What to Do When You’ve Got a Mean Boss

Many years ago I worked for a manager who was super unkind. She made me feel like I was doing a bad job. She made it a point to highlight when I wasn’t meeting expectations, that no one wanted to work with me, and that it was her call whether I kept my job or lost it. She made it clear — at least in my eyes — that she didn’t trust me, and that everyone else shared her perspective. At one point I talked to one of her peers who confided, “You’re never going to get promoted if she’s working anywhere near you.” Woof. I lived under the cloud of her disapproval even after I moved off her team and moved to another part of the business. Even after we stopped working together, her words rang loud in my ears and crippled my confidence. So, to the writer of this question, I feel you. 

A manager’s responsibility is to work together with their people in order to accomplish more as a team than they could alone. But whether it’s a manager, an executive, or a colleague, folks often act “unkind” and stymie productivity and performance. As workers who also love Jesus, we are not without resources to face the challenge of unkind bosses head on. Let’s look at a few perspectives to find a way forward.

Your Manager Needs God’s Grace (And So Do You)

One of the hardest things about working with humans is bumping up against their sinful edges. Your manager is sinful. Your coworkers are sinful. And because of our fallen nature, we make a mess of things whether we try to or not (Rom 3:23). No matter where you work, fallenness is all around you. 

Other peoples’ unkindness, though, does not negate our call to live at peace with them, and is certainly not a reason to return unkindness to them (Rom 12:17–18, 21). Christ exhorts us to live differently, showing love to those who are hard to love, even to those who mean us harm (Matt 5:43–48).

This can be cold comfort. But it’s going to get more uncomfortable before we can move forward. Here’s why.

You are also a sinner in need of God’s grace. 

Okay — I’m glad we got that out of the way. One of the most nefarious aspects of our fallen nature is we tend to downplay our own sinfulness and play up others’ sinfulness. We convince ourselves that we are in the right and our perspective is the correct view of the world. Recall Matthew 7:3–5 for a bit. In whose eye is the log?

Before writing a manager off as “unkind” give the relationship to Jesus in prayer. Ask Jesus to show you where you may be in the wrong too. Ask Jesus to show you if your story is just that: a story. The antidote to the stories we tell ourselves is the illuminating light of Christ. Earnestly seek perspective before deciding whether to engage your manager. And whatever you decide, approach your interactions from a place of humility.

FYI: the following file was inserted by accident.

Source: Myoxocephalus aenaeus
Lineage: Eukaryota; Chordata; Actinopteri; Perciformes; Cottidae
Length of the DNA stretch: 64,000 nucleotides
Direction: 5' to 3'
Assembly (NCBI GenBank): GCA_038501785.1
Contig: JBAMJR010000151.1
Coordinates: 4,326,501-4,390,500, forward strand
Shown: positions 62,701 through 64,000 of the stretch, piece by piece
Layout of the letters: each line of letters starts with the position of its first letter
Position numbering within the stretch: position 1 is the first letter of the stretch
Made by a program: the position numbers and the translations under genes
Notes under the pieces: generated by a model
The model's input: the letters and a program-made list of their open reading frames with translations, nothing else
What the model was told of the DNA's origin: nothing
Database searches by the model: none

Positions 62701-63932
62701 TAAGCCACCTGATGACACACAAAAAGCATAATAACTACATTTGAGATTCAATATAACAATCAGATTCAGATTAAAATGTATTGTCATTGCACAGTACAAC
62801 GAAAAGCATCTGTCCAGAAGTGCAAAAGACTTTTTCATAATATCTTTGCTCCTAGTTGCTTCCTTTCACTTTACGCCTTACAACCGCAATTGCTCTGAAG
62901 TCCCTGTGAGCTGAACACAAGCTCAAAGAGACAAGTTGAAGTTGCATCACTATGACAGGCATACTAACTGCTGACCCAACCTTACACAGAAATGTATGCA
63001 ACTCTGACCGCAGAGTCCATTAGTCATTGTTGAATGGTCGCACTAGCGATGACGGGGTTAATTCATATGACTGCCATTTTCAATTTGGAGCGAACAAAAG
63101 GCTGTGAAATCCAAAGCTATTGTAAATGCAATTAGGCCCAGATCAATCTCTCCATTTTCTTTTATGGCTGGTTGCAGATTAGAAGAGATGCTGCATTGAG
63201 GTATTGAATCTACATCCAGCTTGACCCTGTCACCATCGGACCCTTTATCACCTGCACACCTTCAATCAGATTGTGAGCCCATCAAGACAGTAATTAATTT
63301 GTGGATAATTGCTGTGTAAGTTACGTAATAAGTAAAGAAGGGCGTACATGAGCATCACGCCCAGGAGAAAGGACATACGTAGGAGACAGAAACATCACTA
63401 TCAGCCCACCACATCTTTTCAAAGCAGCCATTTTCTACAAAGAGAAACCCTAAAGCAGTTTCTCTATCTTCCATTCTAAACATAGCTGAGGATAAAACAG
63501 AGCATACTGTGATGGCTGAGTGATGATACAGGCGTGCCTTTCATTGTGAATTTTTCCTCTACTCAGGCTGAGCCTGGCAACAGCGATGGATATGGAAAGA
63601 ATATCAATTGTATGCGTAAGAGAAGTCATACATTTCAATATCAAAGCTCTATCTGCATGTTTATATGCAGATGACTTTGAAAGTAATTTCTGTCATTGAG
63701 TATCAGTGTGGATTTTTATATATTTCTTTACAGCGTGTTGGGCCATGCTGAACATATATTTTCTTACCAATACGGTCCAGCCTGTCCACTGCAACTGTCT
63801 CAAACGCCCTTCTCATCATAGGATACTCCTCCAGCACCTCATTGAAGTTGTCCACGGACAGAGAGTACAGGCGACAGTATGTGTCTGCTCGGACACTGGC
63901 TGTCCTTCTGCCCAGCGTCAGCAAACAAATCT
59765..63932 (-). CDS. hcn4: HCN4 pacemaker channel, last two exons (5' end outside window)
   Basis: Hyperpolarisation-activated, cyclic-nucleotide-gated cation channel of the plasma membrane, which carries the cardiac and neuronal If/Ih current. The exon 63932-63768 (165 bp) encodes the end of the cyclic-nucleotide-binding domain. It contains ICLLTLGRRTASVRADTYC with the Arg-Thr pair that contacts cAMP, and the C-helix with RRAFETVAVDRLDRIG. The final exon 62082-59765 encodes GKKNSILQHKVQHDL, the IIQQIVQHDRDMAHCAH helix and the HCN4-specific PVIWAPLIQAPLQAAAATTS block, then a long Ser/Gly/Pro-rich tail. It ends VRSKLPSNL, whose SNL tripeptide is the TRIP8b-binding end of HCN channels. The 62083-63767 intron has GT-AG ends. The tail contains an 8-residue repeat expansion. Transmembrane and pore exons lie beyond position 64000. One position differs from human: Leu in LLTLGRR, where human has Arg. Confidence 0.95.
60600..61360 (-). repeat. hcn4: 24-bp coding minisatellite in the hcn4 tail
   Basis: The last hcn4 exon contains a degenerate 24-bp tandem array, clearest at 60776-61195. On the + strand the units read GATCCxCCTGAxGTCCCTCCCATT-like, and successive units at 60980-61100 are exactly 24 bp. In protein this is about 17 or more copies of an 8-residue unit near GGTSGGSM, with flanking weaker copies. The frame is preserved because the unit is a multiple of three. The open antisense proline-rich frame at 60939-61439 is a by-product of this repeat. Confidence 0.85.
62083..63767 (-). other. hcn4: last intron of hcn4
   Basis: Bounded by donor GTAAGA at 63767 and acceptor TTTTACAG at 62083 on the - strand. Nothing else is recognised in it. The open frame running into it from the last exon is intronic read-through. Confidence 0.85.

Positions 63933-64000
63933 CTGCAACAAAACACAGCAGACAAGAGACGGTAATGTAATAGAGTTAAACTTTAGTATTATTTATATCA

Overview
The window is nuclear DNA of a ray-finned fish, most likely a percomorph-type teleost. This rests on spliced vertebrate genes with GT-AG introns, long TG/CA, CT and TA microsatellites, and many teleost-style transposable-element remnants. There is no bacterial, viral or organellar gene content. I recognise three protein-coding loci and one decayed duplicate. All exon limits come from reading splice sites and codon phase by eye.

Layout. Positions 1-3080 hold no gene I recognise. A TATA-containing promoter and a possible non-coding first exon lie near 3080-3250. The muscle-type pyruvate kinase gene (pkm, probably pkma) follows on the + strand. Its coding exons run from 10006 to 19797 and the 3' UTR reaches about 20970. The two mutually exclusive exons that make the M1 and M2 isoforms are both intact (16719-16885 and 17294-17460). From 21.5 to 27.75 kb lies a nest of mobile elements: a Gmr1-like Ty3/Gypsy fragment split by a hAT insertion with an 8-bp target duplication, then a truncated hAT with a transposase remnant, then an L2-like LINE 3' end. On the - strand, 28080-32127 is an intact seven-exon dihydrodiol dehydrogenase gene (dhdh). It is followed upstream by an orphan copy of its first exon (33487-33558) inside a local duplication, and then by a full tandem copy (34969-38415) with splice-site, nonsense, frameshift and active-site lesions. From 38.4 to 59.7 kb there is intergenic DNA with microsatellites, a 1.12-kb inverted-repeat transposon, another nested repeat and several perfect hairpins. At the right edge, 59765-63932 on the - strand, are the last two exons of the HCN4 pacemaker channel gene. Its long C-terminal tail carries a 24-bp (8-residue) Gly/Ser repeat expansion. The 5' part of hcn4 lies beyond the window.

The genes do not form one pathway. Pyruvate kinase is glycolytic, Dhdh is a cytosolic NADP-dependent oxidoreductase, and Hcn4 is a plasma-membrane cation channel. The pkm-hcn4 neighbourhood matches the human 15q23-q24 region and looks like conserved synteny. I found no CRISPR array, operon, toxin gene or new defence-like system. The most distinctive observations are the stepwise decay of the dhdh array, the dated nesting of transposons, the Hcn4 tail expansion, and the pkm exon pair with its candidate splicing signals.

Jesus Is All-Powerful

You can be confident in a tough conversation, even with a manager, by remembering what the Bible says about you. You are created in the image of the invisible God (Gen 1:27). You are so loved by Jesus that he died for you so that you and he could be together for eternity (Rom 5:8). The spirit of God that raised Christ from the dead lives in you (Rom 8:11). If God is for you can anyone be against you? No, not even a jerky manager. 

When you know who you are according to Scripture, you can be confident your worth is not dependent on what your boss thinks of you, it frees you to engage the conversation more directly. In this freedom, your footing secure, have a conversation with your manager. Tell them your intent is to work well with them. Give them examples of how you perceive their behavior as unkind. Ask them to clarify their intent and share their perspective on how you two might work more collaboratively — which, after all, is in the best interest of you both. This is hard to do when we’re wedded to self-preservation. Give it to God, ask him to speak through you, and remember his glory is more than your discomfort (Psalm 62: 2–7).

A caveat here: Some unkindness should never be tolerated. If you feel harassed, threatened, intimidated, or discriminated against, speak with a trusted colleague or human resources leader. For violations of any number of laws and workplace policies, and you need advocates on your side.

Thomas Merton encourages us to grapple with the “humble realization of our mysterious being as persons in whom God dwells, with infinite sweetness and inalienable power.” It is so good and it can be so hard to live from this source of power. It was definitely hard for me to keep this truth top of mind when I had a tough boss. If I’m keeping it real, I didn’t do very well the things I highlighted above. I actually was telling myself some stories about how I was right and she was wrong. But as time has passed, I’ve been able to see that this leader was in need of God’s grace and that I was probably in need of a little ego check myself. I couldn’t see it at the time because I was so wedded to being seen as successful. As I’ve let that go, though, I see that my identity is not my work. I can be free to engage in hard conversations knowing that Jesus has freed me from the life of chasing success and affirmation. I hope you experience this same freedom.

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